What’s wrong with how we do impact evaluation?


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In a recent 3ie working paper, Neil Shah, Paul Wang, Andrew Fraker and Daniel Gastfriend of IDinsight, make a case for what they call decision focused impact evaluation.   What, you may ask is a decision focused impact evaluation?   Shah and co. define it as one which “prioritises the implementer’s decision-making needs over potential contributions to global knowledge.   They contrast these to what they call knowledge focused evaluations which are “those primarily designed to build global knowledge about development interventions and theory.”  

Shah and co. acknowledge that the distinction across these two types is not binary and, to me, it’s not really helpful.   What’s interesting in their paper is that they raise a number of critiques of how a lot of impact evaluations are done that I keep hearing.   So I thought it might be time to revisit some of these issues. 

First up:   impact evaluations are asking questions that aren’t directly relevant to what policymakers want to learn.   They have a nice quote from Martin Ravallion, where he says: “academic research draws its motivation from academic concerns that overlap imperfectly with the issues that matter to development practitioners.”    For sure, some of this lack of overlap comes from questions policymakers want to evaluate but academics won’t usually touch (e.g. single replication studies of things that have been well published before).    However, this gap is being somewhat (and hopefully increasingly) filled by non-academic evaluation work (and by the new spate of multi-country replications where academics play a lead role).  

In terms of the questions academics are asking, I think there is a significant degree of overlap of questions that are relevant to policymakers.   Let’s take a deeper look at the kind of questions impact evaluations are asking. First, there is uptake (e.g. evaluations on getting businesses to formalize).   Second, there is what is the impact of the intervention on outcomes (e.g. do cash transfers increase the chance that kids go to school).   Third, there is the why:  what mechanisms lead the intervention to cause these changes in outcomes?   This is the area where an economic theory-informed approach is more likely to be applied.   I spend a fair bit of time with policymakers of various stripes and I see folks interested in answers to all of these question – be it in testing their priors on a theory of change (the why), getting a sense of returns to investment (what), and why or why not people are coming for their program (uptake).   Answering these in terms of actual programs that happen somewhere helps make this evidence particularly salient.    (For some further complexity on thinking about the distinction among these three and what kind of programs they are working with, it is worth looking at a nice recent post by David).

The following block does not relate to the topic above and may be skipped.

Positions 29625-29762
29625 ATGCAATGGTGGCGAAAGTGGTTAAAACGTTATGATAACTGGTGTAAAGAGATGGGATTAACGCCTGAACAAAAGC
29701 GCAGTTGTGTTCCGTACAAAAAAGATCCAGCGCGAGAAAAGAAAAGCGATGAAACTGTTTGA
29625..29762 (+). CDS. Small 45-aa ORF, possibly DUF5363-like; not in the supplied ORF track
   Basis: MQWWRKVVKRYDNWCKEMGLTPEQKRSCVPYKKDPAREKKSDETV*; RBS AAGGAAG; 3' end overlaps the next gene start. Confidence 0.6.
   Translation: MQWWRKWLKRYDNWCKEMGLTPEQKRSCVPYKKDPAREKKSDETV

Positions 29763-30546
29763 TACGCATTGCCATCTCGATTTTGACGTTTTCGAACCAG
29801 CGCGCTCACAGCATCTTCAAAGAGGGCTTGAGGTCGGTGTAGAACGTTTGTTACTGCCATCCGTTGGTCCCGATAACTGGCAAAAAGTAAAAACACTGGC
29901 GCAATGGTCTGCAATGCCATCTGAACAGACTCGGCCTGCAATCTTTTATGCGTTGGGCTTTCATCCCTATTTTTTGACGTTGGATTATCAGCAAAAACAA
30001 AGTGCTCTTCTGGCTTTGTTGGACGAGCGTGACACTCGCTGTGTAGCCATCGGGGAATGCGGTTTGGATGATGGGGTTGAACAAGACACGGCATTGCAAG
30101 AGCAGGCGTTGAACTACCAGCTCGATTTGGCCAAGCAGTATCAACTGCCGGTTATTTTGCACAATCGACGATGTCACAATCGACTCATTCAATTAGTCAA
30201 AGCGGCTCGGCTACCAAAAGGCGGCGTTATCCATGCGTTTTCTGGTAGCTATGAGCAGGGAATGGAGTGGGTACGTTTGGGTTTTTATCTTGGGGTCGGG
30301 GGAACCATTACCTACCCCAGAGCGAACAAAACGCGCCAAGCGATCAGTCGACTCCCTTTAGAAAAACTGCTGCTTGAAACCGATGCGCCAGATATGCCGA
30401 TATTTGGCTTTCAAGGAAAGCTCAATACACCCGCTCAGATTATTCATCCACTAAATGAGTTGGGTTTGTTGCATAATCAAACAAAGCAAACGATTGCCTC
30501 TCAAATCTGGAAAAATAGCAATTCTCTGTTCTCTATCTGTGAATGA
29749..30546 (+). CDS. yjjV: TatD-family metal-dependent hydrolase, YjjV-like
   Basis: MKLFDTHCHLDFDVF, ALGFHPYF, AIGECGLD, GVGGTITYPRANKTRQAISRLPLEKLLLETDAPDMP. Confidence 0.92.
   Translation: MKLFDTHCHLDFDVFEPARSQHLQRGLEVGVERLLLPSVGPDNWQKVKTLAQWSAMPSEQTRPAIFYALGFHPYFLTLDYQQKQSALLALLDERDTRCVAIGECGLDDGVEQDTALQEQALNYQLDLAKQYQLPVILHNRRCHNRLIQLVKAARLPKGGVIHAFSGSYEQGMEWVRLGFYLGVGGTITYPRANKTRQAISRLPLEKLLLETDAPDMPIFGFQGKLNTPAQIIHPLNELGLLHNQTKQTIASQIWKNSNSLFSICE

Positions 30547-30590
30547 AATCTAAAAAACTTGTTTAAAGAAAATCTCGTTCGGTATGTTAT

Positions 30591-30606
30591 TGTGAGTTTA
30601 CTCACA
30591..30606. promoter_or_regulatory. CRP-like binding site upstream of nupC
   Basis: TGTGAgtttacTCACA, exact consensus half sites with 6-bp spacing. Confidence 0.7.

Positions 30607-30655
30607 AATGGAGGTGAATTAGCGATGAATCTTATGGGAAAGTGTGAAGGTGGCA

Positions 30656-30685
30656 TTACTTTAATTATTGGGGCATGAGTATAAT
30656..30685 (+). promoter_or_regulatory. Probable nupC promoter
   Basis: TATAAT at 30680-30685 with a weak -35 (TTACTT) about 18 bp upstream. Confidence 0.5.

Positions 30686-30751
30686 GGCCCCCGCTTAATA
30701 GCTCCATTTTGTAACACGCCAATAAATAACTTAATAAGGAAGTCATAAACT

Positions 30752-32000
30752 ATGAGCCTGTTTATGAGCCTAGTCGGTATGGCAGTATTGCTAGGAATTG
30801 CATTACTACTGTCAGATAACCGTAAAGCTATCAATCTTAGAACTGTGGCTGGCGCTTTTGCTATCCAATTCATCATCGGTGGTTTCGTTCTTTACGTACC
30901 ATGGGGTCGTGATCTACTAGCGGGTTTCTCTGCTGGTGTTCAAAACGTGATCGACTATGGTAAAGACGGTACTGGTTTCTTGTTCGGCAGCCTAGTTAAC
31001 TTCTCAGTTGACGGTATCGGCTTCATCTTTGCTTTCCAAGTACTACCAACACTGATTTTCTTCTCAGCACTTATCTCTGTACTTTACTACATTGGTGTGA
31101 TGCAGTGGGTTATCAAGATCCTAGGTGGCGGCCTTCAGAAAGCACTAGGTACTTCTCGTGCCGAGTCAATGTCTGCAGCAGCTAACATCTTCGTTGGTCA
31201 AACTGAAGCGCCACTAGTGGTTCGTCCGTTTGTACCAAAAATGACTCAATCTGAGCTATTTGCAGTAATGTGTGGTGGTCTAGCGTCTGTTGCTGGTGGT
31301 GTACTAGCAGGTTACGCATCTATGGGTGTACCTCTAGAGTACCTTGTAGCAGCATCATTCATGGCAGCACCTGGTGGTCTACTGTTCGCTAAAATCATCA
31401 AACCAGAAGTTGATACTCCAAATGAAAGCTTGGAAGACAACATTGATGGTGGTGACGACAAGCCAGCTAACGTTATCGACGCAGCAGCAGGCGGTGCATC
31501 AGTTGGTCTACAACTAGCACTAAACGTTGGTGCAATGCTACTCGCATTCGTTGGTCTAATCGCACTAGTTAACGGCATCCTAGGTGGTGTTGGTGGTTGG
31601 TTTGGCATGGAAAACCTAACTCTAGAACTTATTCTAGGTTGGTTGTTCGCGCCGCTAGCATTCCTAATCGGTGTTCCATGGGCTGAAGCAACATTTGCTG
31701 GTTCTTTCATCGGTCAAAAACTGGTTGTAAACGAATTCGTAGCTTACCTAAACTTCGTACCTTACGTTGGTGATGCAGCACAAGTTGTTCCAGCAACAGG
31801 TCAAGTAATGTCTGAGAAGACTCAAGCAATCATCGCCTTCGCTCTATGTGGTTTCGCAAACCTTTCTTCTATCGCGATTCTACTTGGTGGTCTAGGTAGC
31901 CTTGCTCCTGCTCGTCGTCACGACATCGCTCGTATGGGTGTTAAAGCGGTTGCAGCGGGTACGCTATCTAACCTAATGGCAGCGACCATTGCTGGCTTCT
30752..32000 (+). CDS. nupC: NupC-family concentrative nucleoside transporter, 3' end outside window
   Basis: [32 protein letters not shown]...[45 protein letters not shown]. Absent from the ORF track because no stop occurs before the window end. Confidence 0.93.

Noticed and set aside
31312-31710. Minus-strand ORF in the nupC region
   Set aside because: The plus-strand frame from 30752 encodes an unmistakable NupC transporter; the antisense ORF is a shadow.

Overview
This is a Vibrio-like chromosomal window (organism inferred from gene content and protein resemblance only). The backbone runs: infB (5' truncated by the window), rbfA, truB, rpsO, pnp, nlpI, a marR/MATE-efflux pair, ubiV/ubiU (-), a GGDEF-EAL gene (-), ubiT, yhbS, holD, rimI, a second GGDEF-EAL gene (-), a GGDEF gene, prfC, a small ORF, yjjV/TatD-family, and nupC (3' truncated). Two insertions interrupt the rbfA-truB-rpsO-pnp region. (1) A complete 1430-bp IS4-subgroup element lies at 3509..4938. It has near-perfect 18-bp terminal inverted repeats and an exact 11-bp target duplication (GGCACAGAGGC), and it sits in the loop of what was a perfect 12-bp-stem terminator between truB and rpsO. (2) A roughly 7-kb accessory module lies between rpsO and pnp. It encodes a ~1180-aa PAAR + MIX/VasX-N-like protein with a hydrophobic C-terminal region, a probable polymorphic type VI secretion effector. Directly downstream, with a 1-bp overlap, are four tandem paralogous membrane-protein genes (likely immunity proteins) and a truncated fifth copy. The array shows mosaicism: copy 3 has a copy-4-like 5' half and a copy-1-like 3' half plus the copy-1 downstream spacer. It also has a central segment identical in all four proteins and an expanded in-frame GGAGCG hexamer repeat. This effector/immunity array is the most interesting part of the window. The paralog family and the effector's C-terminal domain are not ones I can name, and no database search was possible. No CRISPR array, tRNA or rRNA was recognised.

This is not to say that there aren’t some academic evaluations that are not of immediate or medium term use for policy makers.    This is particularly true for “why” type experiments that are particularly constructed and controlled in order to isolate one aspect of economic theory (David’s post has an example of this, and this is partly behind my quote in Shah and co.’s paper).   But on the whole, there is a significant overlap for policymakers who are curious about what their programs are doing and how this might happen.  

One thing that is critical to this point is that knowledge is portable.   Which brings us to a second critique:  external validity.   Eliana Carranza and I blogged about this earlier as a starting point for thinking about this.    The basic point here is that policy makers are generally not morons.   They are acutely aware of the contexts in which they operate and they generally don’t copy a program verbatim.   Instead, they usually take lessons about what worked and how it worked and adapt them to their situation.   Every policymaker I’ve talked to has raised this issue when I bring some impact evaluation evidence to the table.   Sometimes this leads to the conclusion that we’ve got to try something different and sometimes it leads to a conversation on how to adapt the lessons to her/his particular context.  And bringing the folks who implemented the original (evaluated) program into the discussion can help facilitate this process.